Ashley Judd, Digital Haters and Missing Marketers

As the University of Kentucky nears basketball perfection, its most visible fan is just starting her campaign for increased civility and accountability in a digital world. When Twitter Trolls full of keyboard courage and protected by pseudonyms sent threatening messages, Ashley Judd promised legal action. She is the latest public figure to take a stand against the increasingly aggressive haters in the social-web. Curt Schilling took a different tack using his reach and resources to unmask haters. Similar to crowdsourcing that divines the right answer, the offenders were held quickly accountable. ESPN has developed a quick trigger when it comes to defending its on-air talent. Can it be improved? Certainly. For the moment, the comments fill a void left by other's silence. Whether ESPN's statements, Judd's legal path or Schilling's public flogging are the most effective tactics is mostly an irrelevant question. All should be applauded for a vocal and visible response.

An accelerating digital world offers near frictionless communication. It removes filters which served as behavior guardrails. Celebrities and media companies thrive on this instant access even when response turns sour. It is a game to a point. Marketers also trumpet desires to "start a conversation." Every issue of Ad Age includes celebrations of conversations brands start with consumers. But, when conversation crosses the line, why are celebrities and media companies the only ones left as the voice of reason? What, if any, role do marketers have to shape the conversations they advocate? To me, it is clear marketers have an increasingly important part to play -- one that they are intentionally dodging.

Where we are: Passive Activism. Basic corporate social responsibility is the ante for consumer companies. Despite the intended contradiction in terms, marketers have long accepted a mantle of responsibility to support ideals when convenient. There is no shortage of well-designed and compelling campaigns born from marketers who apply their media dollars and creative talent for concepts beyond their brands. In 2012, Benetton won the Presse Lions Grand Prix in Cannes for their "Unhate" campaign featuring world leaders kissing. The campaign raised eyebrows not for the message, but more because of the images featured in the campaign -- including one with the Pope which was quickly pulled. Google's "Made with Code", Secret Deodorant's "Mean Stinks" and Unilever's "Campaign for Real Beauty" are other examples of thoughtful advocacy. While there are many great examples, these types of campaigns often end up as soloists in a chorus singing the same song. The activist voice becomes passive because the topic of choice doesn't evoke passion on the other side of the issue. Marketers gravitate to the motherhood and apple pie and the activism doesn't court controversy.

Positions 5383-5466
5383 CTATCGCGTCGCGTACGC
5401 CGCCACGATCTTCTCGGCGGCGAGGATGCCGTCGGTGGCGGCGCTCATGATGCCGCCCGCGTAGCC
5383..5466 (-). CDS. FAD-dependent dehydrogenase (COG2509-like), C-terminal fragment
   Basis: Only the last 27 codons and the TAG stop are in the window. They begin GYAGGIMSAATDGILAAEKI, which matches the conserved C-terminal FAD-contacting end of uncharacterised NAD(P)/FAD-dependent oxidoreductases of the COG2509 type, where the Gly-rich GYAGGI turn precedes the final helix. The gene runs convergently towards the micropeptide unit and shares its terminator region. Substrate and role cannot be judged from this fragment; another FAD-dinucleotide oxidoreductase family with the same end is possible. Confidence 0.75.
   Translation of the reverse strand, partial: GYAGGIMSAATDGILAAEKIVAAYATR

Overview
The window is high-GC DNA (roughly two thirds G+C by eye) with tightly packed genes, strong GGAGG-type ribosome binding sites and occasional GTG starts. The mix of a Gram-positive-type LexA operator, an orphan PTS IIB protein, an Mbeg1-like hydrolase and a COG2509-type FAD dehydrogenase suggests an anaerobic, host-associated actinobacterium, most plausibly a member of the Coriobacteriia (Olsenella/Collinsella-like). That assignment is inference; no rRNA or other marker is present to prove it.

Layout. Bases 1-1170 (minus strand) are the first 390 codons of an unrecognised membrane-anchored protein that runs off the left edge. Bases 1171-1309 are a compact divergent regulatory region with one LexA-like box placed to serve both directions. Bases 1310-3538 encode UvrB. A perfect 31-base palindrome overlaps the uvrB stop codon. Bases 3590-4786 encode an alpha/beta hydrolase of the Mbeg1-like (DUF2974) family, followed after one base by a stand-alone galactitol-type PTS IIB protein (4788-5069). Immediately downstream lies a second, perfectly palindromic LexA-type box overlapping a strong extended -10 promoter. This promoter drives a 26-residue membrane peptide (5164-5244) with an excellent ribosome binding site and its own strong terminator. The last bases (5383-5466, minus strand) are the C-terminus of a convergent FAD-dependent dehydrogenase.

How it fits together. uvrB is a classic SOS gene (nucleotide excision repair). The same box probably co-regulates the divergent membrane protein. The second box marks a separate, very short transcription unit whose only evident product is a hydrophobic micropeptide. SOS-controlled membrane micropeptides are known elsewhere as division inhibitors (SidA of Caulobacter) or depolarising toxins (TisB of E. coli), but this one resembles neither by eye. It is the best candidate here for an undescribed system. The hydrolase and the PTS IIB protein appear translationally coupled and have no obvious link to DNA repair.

What is needed: Activation Activism. The concept of +3 Commitment developed by Don Arnoudse represents a standard. Paraphrased, powerful commitment requires more than head nodding in a room and a press release. Most importantly, true advocates must be willing to advance their positions when challenged. To be fair, this requires marketers to have a voice on issues which by definition are controversial -- even when the position being advocated is held by the majority. Traditionally, marketers have avoided the risk of alienating any group of consumers. When Starbuck's, a strong-willed marketer, was forced to backtrack from the #RaceTogether social dialogue, it underscored the complexity. My call-to-action isn't encouraging marketers to inject themselves in every controversy. Their resources should rightly be focused on building their brands. But, when those brand conversations cross paths with digital haters, a more active response is justified. The hard challenge facing marketers is to find the time and place to make that stand. Increasingly, progressive agencies such as Galewill and 72andSunny are recognizing the needs of their clients. Agency partners are positioning themselves to help marketers make these decisions and response. Simultaneous, progressive marketers are reviewing their internal processes and getting ready to enter the fray. Both changes help accelerate the shift to Activation Activism where marketers become more forceful in the dialogue.

As digital hate becomes more pervasive, it is time for marketers to fill their role in the dialogue. It is time to use their voices, creative talent and brand positions to meaningful become part of the solution.

This post first appeared on LinkedIn.